I return with good news. The recession ended in June.
This is not a joke but the pronouncement of the National Bureau of Economic Research, the group given the dismal but important task of “officially” dating the beginning and end of recessions, The NBER, a group of respected academic economists,didn’t color itself in glory in the run-up to its official call of the recession’s start. It didn’t take a Ph.D. to know the economy was very sick well before December 2007. The new statement will only make average Americans wonder if any common sense remains in the ranks of those who guide and watch the economy.
The problem with this entire slapstick is that most Americans doubt the recession is over. And with good reason. Jobs are especially in short supply: When this or that report says that a statistic is the worst since 1948 or World War II, that’s because modern measurement began then. So we’re talking unemployment stress not seen since the Depression. Poverty is rising. A record number are on food stamps.Consumer spending is anemic, prolonging state and local budget crises, maintaining a feedback loop that keeps recovery from taking hold. Some fundamental illnesses are raging inside the American economy, and the idea that it really, really is a recovery, but with lagging jobs, incomes, small-business lending, etc. etc. becomes laughable.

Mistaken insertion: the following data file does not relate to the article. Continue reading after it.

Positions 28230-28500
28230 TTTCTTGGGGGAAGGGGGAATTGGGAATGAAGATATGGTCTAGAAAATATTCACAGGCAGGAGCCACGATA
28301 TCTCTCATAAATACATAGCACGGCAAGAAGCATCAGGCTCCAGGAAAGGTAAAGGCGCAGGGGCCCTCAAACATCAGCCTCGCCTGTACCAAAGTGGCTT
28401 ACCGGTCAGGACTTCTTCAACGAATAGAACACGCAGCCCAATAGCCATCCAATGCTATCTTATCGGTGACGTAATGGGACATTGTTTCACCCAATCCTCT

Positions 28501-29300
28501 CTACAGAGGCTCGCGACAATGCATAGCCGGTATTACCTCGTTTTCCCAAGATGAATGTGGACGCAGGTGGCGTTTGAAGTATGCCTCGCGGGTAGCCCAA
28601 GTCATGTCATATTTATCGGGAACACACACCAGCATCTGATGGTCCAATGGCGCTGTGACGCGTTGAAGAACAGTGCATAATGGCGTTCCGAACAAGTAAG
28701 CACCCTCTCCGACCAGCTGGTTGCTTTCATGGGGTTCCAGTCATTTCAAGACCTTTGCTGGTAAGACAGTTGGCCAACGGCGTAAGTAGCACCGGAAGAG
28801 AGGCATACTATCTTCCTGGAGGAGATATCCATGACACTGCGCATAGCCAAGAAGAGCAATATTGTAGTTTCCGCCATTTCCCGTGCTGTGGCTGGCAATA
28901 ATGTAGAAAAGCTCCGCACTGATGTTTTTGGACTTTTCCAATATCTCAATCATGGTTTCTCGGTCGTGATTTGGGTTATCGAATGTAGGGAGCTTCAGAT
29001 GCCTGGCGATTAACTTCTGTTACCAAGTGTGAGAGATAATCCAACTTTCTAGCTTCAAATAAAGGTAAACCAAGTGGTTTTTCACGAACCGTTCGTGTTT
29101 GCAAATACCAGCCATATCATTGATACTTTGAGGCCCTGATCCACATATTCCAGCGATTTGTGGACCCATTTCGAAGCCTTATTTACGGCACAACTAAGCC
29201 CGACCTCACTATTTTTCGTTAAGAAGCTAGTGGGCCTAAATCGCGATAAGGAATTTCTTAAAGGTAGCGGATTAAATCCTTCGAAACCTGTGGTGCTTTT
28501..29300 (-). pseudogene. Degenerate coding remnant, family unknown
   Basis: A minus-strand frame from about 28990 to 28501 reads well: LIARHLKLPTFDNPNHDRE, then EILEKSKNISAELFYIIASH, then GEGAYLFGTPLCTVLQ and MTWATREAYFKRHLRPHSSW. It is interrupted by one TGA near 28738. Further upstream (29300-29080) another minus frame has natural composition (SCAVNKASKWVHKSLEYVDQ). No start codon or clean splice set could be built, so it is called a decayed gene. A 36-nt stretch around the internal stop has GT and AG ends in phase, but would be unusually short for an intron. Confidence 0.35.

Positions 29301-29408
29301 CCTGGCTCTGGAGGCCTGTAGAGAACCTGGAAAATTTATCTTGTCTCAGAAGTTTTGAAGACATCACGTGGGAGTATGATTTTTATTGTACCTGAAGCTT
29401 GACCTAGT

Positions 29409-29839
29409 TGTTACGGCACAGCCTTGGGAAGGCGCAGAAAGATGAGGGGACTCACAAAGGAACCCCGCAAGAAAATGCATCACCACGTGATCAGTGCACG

In addition, the yardsticks of general prosperity seem to have changed as the economy has become more complex, global and unequal. The many resets made and postponed by this severe meltdown have created different dynamics, making it difficult to distinguish the cyclical from the secular. We’re not going back to 1992 or 2001. Thus measures such as the NBER’s become ever more irrelevant.
If it makes you feel any better, most of the causes of the recent recession are still in place.
Today’s Econ Haiku:
Kept their jobs through the bad times
What do datres matter?